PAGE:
I was diagnosed with diabetes a little over a year ago. I had moved to Austin, Texas, not too long before my diagnosis and I moved to Seattle about two months afterward. Needless to say, there were a few transitions taking place during the already transitional time of my mid- to late-twenties. One of my first nights in Seattle, I sat down to make a list of various doctors and specialists I needed to visit. I arranged the seven doctors in order of priority from most integral to my health (endocrinologist) to least (allergist) and set my mind to scheduling visits with each of them. I am proud to report that, over a year later, I am finally getting to Number Two. (Hey! Didn’t you read the part about the transitions? Life as a 28-year-old can be tough, ok?!)
When I went to my endocrinologist, he told me to be sure to follow up with my dentist to be on the look-out for various concerns that can occur more commonly in people with Type I. So, this evening, at the end of my cleaning and x-rays, I told the dentist that I had diabetes and wanted to be sure that I was doing everything necessary to prevent whatever often plagues people with diabetes (I’m still not sure I understand what these things are, but please feel free to leave a comment and help a sister out). My dentist then launched into how “strange” it was that I was diagnosed at age 27. “You’re sure you have Type One?” I don’t know how I kept from rolling my eyes. “Great,” I thought, “here we go.” He said that I had to be sure to monitor my blood glucose levels. “I mean, you know, make sure you’re going in for your tests and make sure you keep your numbers good.” I was beginning to think he had no idea what diabetes was and was just reciting some generic “be careful”-type speech, until he said, “As long as you keep your A1C at 6.0 on the dot, you’ll be fine.” Oh, really? That’s all it takes? I could feel the defensiveness rising in my throat as I stared at him. Is my dentist now advising me on my diabetes care? I calmed myself down and tried to assume best intentions. He probably knows people with Type I. He probably sees people with diabetes who don’t take care of themselves. He’s just responding to my statement. This is totally appropriate.
I left his office, though, and all I could think about was wanting to talk with you–my diabetes community–about this experience. While I do assume his best intentions and recognize that I was the one who initiated the conversation, I can name the fact that it never feels good to have someone tell you how to manage your diabetes. I have a close relationship with my endocrinologist and I sometimes feel defensive even when listening to his advice–and that’s his job! The defining difference? He doesn’t have Type I. As much as I work to remind myself that people without diabetes have very useful information and helpful insights, there is a line drawn at a certain point in the conversation. This point is usually when terms like ‘just’ or ‘be sure to’ are thrown into the dialogue. If that’s how it’s going to be, then you better look out because I’m not cutting anyone a break. In my reflections this evening, I started to think that this was a double-standard I was imposing on my non-diabetic peers, but I quickly realized that I have not (yet) come across people with Type I who use those terms or who try to tell me how to manage my diabetes care. Of course we offer each other examples and stories of how we have each responded to various concerns we’ve had, and of course we volunteer our input when asked about a specific question, but I couldn’t ever see myself turning to my friends with diabetes and saying, “Just keep your A1C at 6.0 on the dot and you’ll be fine.”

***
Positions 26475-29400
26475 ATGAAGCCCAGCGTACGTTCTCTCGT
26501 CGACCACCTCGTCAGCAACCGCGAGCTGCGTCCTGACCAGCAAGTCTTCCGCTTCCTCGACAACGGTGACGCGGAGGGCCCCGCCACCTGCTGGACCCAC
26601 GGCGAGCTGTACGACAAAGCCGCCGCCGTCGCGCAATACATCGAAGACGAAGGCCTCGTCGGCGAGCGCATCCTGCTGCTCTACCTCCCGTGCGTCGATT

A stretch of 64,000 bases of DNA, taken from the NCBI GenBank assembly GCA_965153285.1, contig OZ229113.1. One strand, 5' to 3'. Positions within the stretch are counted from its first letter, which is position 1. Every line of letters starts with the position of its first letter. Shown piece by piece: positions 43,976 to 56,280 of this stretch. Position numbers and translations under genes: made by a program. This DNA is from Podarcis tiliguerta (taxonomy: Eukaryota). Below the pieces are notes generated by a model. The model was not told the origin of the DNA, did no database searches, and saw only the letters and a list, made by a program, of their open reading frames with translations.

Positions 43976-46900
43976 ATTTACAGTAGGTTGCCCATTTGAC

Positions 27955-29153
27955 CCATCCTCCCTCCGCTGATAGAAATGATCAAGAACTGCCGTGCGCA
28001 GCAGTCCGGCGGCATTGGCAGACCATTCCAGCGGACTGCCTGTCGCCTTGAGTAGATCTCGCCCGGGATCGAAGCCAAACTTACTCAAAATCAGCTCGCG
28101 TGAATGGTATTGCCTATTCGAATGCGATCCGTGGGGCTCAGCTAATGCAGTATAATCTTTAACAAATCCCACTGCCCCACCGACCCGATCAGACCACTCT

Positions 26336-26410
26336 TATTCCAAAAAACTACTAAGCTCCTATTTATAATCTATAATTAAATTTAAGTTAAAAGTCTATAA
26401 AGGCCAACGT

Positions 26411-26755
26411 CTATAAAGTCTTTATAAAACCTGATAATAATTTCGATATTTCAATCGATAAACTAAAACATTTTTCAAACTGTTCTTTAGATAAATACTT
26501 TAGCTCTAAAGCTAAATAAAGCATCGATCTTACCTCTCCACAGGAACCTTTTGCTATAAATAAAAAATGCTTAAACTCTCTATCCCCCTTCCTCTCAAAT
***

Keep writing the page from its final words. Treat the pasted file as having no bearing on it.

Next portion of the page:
It just isn’t that simple.
Maybe it’s because I spent all of last night and today in airports. Maybe it’s because he had just stabbed that pointy thing into my gums. Maybe it’s because I enjoyed a supportive community of family all weekend and had grown accustomed to their genuine understanding of my approach to diabetes. Whatever the cause, he crossed me. I looked at him and said, politely, “My endocrinologist helps me monitor all of the stuff going on with my blood and my body, but if you could just help me look out for warning signs in my mouth, that would be great.” Both the dentist and the dental hygienist were very receptive to this and thanked me for informing them of my concern.
I’ll let you know how things go in six months. There may be yet another opportunity for education at my next appointment.